None of this, on it’s own, provides strong evidence that we should abolish school zones. But perhaps it is an indication that there may be potential problems that we should be concerned with. How do such things work in the Netherlands (or at least in Amsterdam)?
Well, the country is split into zones within which are several schools that are managed as a “pool”; the whole of Amsterdam is one zone, for example (NB: The system still allows for private schoosls, it’s just the the schools themselves have less say in enrolments). When students are about to finish primary school, they submit a preferential ranking of the secondary schools that they wish to attend within the wider zone, such as Amsterdam. Preferences fromm all students are collated and used to automatically assign students across to schools so as to maximise their preferences (similar to single transferable vote) while observing the capacity that is available in different schooos.
Where certain schools are over-subscribed, then students may be prioritised based on certain very limited conditions, typically whether siblings are present and/or low socioeconomic status. If students can’t be split based on priority, then attendance is determined by way of a lottery. Students that don’t get assigned to their most preferred school are then assigned to their next most preferred school, and so on until all students is assigned (NB: You can read the details of the matching process in this paper. The Dutch system strikes me as being efficient and equitable. And smart. Approximately 95% of students get their top 1 or 2 schools.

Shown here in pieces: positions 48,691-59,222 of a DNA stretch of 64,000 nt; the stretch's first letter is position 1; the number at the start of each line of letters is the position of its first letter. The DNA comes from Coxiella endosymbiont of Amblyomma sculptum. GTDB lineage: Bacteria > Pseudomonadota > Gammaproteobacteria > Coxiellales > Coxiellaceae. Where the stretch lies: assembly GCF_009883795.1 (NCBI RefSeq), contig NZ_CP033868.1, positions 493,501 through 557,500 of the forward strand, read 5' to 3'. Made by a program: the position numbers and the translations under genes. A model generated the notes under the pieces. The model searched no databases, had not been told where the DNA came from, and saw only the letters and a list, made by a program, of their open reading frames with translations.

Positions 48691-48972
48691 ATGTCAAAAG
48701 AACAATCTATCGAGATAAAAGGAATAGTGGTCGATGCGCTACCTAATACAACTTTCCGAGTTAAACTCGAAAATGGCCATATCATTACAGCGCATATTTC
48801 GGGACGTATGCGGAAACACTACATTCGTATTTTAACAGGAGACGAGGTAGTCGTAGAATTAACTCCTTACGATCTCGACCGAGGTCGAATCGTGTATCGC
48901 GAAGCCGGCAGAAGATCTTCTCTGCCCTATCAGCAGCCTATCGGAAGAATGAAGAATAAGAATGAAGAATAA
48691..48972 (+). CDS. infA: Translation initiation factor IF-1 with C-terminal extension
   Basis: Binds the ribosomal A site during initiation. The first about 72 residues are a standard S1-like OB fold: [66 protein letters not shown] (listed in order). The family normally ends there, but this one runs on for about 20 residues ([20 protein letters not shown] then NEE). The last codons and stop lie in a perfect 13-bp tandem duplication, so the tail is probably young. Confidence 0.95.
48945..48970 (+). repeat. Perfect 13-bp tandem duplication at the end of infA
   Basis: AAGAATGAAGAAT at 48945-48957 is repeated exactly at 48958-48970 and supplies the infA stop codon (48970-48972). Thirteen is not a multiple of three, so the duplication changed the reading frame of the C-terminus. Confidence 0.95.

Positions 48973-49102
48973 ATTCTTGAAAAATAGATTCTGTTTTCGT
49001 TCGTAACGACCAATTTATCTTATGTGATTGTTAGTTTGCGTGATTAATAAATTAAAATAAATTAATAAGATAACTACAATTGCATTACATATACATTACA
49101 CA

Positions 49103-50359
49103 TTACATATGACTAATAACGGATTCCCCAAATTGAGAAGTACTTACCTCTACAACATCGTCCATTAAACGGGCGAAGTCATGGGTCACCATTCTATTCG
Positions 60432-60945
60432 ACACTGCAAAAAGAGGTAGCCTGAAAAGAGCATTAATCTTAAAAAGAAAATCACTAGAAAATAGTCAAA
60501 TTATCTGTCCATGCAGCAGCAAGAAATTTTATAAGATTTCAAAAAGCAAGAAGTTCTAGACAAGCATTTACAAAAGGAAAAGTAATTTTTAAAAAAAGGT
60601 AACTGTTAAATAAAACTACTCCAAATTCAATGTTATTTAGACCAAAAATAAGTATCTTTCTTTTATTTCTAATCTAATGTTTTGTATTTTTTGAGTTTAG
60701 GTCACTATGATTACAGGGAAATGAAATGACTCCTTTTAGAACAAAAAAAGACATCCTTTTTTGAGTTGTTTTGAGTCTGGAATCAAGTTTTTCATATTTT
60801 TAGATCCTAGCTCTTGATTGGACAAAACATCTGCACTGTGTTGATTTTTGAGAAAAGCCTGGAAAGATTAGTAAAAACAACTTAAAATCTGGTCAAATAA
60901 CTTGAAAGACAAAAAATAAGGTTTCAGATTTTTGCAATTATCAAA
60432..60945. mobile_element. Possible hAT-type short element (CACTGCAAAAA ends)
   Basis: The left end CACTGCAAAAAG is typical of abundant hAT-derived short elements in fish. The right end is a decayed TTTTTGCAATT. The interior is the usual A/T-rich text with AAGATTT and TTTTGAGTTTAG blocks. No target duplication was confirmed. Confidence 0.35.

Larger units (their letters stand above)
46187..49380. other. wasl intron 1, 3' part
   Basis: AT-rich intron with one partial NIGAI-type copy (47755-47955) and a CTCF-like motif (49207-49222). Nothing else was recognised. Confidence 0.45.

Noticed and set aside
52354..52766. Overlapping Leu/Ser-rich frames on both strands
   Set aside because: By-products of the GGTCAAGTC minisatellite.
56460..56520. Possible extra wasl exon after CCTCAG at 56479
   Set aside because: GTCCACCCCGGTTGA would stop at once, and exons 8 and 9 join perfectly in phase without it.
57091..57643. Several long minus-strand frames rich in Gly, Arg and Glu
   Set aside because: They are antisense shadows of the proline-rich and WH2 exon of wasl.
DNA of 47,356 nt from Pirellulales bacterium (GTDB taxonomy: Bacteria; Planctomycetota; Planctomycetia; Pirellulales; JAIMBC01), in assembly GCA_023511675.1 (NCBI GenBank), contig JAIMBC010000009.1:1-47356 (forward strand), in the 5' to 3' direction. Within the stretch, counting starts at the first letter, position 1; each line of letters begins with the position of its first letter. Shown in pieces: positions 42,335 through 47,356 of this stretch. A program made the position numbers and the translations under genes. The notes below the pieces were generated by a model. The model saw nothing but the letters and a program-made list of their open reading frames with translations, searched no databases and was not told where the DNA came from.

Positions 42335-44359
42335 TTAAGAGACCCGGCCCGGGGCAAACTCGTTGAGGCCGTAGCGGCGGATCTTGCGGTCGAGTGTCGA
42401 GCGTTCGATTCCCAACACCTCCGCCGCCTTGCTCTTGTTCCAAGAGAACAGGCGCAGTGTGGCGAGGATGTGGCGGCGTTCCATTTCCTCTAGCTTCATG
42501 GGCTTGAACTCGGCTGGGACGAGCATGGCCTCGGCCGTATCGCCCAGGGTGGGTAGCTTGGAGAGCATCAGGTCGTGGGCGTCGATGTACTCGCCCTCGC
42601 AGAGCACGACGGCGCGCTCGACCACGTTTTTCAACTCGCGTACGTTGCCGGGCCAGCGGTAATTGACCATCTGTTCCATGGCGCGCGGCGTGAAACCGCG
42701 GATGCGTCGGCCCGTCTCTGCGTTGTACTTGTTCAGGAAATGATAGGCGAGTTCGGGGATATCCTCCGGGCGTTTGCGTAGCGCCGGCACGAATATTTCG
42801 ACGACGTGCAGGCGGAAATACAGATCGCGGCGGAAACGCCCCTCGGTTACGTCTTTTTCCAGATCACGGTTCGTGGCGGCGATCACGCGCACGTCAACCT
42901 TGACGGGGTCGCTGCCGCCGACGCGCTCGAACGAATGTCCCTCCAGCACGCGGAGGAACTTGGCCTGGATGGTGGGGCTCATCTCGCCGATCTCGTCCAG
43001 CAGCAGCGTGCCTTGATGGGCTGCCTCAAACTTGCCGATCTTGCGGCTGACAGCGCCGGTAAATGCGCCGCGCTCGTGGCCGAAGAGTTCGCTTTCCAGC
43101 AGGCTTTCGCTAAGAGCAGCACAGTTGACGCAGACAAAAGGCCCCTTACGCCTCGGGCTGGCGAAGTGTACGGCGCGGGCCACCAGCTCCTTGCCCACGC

How does it compare to New Zealand’s system? Well under the Dutch system it’s possible that some students end up travelling further, although data in the Netherlands shows that households still have a strong preference to reduce transport costs. The key difference is, of course, that proximity is not a prerequisite for acceptance, such that the value of desirable schools is not solely reflected in property prices and rationing is achieved by other mechanisms.
Another advantage of the Dutch system is that by managing enrolments across an area, rather than for individual schools, the available schools are managed as a system, similarly to other (local) public services. In this way, the Dutch approach seems to leverage economies of scale and expertise in school management, while preserving opportunities for local input. The differences are significant, and I think are something we could learn from.
Takeaway message? While New Zealand is currently doing relatively well, they are still some underlying policy issues that could benefit from some attention. Now is perhaps the best time to address such issues: We currently have the luxury of budget surpluses and we can afford to invest some in making fundamental but ultimately beneficial changes to our policies.
What do you think? Should New Zealand change its policies on school zoning? Or should we leave them as is? If I was emperor then I’d change them overnight and the Grammar Zone property premium would disappear faster than my morning coffee.
Epilogue: This post does not detract from the hard work of teachers, principals, boards, academic staff, university administrations, or the Ministry of Education across New Zealand, which I have benefited from and greatly appreciate.